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Sorry for probably simple question but I'm a newby in Django and really confused.

I have an ugly legacy tables that I can not change.
It has 2 tables:

class Salespersons(models.Model):
    id = models.IntegerField(unique=True, primary_key=True)
    xsin = models.IntegerField()
    name = models.CharField(max_length=200)
    surname = models.CharField(max_length=200)

class Store(models.Model):
    id = models.IntegerField(unique=True, primary_key=True)
    xsin = models.IntegerField()
    brand = models.CharField(max_length=200)

So I suppose I can not add Foreign keys in class definitions because they change the tables.

I need to execute such sql request:

SELECT * FROM Salespersons, Store INNER JOIN Store ON (Salespersons.xsin = Store.xsin);

How can I achieve it using Django ORM?
Or I'm allowed to get Salespersons and Store separately i.e.

stores = Store.objects.filter(xsin = 1000)
salespersons = Salespersons.objects.filter(xsin = 1000)
share|improve this question
    
It depends on what exactly are you trying to retrieve. What does xsin mean? Does it "point" to a 3rd table? –  Béres Botond Mar 3 '11 at 9:11
    
xsin is a field by which some tables are joined. Yes, it can be used to join the third table. –  gennad Mar 3 '11 at 9:16

3 Answers 3

up vote 2 down vote accepted

Given your example query, are your tables actually named Salespersons/Store? Anyway, something like this should work:

results = Salespersons.objects.extra(tables=["Store"],
                          where=["""Salespersons.xsin = Store.xsin"""])

However, given the names of the tables/models it doesn't seem to me that an inner join would be logically correct. Unless you always have just 1 salesperson per store with same xsin.

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If you can make one of the xsin fields unique, you can use a ForeignKey with to_field to generate the inner join like this:

class Salespersons(models.Model):
    xsin = models.IntegerField(unique=True)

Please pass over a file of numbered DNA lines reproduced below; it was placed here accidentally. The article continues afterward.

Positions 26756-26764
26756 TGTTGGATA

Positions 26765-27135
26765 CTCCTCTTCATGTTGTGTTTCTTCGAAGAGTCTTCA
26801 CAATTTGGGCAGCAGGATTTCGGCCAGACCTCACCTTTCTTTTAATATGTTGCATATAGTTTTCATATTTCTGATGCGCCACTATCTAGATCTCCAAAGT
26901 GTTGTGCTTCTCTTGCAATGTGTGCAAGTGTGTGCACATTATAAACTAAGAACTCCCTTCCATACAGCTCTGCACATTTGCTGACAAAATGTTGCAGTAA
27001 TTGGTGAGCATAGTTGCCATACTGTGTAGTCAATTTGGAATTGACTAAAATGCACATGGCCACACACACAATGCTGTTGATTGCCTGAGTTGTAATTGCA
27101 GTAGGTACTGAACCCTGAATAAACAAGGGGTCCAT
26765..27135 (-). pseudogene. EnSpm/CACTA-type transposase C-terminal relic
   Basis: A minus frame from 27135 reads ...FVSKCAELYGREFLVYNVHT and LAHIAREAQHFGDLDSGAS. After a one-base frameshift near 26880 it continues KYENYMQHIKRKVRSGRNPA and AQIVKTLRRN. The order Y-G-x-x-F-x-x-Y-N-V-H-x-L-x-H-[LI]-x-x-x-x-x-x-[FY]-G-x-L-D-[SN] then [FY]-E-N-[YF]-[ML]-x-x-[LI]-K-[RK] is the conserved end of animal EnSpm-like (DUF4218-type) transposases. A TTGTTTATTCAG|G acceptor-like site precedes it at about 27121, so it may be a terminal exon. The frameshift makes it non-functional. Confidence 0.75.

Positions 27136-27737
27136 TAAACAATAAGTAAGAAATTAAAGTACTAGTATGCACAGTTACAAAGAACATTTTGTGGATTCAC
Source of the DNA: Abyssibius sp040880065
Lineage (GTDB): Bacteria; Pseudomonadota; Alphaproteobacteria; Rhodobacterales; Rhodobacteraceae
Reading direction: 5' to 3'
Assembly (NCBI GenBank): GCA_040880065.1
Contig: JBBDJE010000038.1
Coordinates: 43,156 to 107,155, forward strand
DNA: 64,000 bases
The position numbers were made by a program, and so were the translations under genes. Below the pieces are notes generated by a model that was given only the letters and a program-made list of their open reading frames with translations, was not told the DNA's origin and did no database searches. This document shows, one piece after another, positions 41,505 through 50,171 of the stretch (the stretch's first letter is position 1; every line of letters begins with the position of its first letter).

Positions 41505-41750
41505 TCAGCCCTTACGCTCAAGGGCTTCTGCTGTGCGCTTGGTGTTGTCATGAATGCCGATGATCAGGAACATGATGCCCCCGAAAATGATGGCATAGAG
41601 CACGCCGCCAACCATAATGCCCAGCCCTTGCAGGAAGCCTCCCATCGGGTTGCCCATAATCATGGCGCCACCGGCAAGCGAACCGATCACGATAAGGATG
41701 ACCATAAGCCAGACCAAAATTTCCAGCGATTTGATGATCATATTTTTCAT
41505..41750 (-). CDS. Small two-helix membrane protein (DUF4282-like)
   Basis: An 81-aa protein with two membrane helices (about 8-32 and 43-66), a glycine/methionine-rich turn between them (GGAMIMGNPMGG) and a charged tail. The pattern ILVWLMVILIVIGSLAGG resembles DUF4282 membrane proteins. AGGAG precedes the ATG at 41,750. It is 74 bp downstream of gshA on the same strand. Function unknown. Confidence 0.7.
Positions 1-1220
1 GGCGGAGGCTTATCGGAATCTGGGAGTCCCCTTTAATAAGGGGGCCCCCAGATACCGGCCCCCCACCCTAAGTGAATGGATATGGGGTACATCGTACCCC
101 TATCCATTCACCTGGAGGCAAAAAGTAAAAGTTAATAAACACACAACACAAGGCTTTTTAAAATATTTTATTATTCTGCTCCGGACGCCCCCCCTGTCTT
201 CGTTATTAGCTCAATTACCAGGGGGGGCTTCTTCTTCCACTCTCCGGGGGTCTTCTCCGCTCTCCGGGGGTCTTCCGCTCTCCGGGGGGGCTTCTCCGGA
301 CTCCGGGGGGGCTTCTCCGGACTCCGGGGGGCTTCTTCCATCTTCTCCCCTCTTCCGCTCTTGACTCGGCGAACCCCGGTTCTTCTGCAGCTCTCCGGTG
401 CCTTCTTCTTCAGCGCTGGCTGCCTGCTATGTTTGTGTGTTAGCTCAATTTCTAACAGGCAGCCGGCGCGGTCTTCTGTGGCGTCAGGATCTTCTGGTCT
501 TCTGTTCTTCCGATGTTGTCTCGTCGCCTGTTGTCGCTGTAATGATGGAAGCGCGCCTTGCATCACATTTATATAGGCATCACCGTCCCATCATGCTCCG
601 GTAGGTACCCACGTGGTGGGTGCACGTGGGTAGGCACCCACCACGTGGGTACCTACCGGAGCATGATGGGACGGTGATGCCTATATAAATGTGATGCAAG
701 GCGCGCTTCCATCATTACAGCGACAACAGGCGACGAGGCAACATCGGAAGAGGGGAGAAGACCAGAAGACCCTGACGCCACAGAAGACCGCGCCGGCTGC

class Store(models.Model):
    xsin = models.ForeignKey(Salespersons, db_column='xsin', to_field='xsin')

>>> Store.objects.selected_related('xsin')
share|improve this answer
    
Thank you, really valuable. But what if I want to create an another Foreign Key in Store class. This foreign key will point to another table, for example class StoreCredentials(models.Model): xsin = models.IntegerField(unique=True). Is it possible to achieve? –  gennad Mar 4 '11 at 4:58

I don't see why you can't use the models.ForeignKey fields even if the database lacks the constraints -- if you don't explicitly execute the SQL to change the database then the tables won't change. If you use a ForeignKey then you can use Salespersons.objects.select_related('xsin') to request that the related objects are fetched at the same time.

share|improve this answer
    
Could you provide an example for Foreign Key please? –  gennad Mar 3 '11 at 8:41
    
class Salespersons(models.Model): id = models.IntegerField(unique=True, primary_key=True) xsin = models.IntegerField() name = models.CharField(max_length=200) surname = models.CharField(max_length=200) store = models.ForeignKey(Customer) If I will do like this, Django will create store_id field if I unserstand it correctly –  gennad Mar 3 '11 at 8:44
    
Excuse me for this. I mean: store = models.ForeignKey(Customer) –  gennad Mar 3 '11 at 8:45
    
@gennad: Yes it will create store_id with FK constraint. But why would you name store a FK field towards Customer? –  Béres Botond Mar 3 '11 at 9:20
    
Hm... Sorry, did not understand. How could I achieve is using Foreign Key ? Is there a better way? –  gennad Mar 3 '11 at 9:23

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